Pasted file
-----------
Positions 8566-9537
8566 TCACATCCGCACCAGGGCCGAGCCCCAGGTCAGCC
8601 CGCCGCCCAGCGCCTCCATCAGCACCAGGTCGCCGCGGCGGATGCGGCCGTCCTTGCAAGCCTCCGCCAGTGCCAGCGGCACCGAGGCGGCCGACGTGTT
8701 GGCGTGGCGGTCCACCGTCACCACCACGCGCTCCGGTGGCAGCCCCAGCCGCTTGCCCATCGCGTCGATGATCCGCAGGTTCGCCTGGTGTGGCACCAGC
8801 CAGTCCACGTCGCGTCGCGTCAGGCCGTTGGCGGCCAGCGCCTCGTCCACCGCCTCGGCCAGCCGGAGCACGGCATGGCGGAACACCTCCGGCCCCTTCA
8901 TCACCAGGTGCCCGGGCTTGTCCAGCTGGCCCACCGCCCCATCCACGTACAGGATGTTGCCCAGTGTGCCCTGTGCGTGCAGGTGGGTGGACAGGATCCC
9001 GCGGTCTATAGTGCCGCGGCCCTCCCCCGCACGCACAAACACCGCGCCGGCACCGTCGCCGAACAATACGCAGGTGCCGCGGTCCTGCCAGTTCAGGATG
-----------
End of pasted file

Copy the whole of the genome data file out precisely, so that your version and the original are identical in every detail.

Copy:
Positions 8566-9537
8566 TCACATCCGCACCAGGGCCGAGCCCCAGGTCAGCC
8601 CGCCGCCCAGCGCCTCCATCAGCACCAGGTCGCCGCGGCGGATGCGGCCGTCCTTGCAAGCCTCCGCCAGTGCCAGCGGCACCGAGGCGGCCGACGTGTT
8701 GGCGTGGCGGTCCACCGTCACCACCACGCGCTCCGGTGGCAGCCCCAGCCGCTTGCCCATCGCGTCGATGATCCGCAGGTTCGCCTGGTGTGGCACCAGC
8801 CAGTCCACGTCGCGTCGCGTCAGGCCGTTGGCGGCCAGCGCCTCGTCCACCGCCTCGGCCAGCCGGAGCACGGCATGGCGGAACACCTCCGGCCCCTTCA
8901 TCACCAGGTGCCCGGGCTTGTCCAGCTGGCCCACCGCCCCATCCACGTACAGGATGTTGCCCAGTGTGCCCTGTGCGTGCAGGTGGGTGGACAGGATCCC
9001 GCGGTCTATAGTGCCGCGGCCCTCCCCCGCACGCACAAACACCGCGCCGGCACCGTCGCCGAACAATACGCAGGTGCCGCGGTCCTGCCAGTTCAGGATG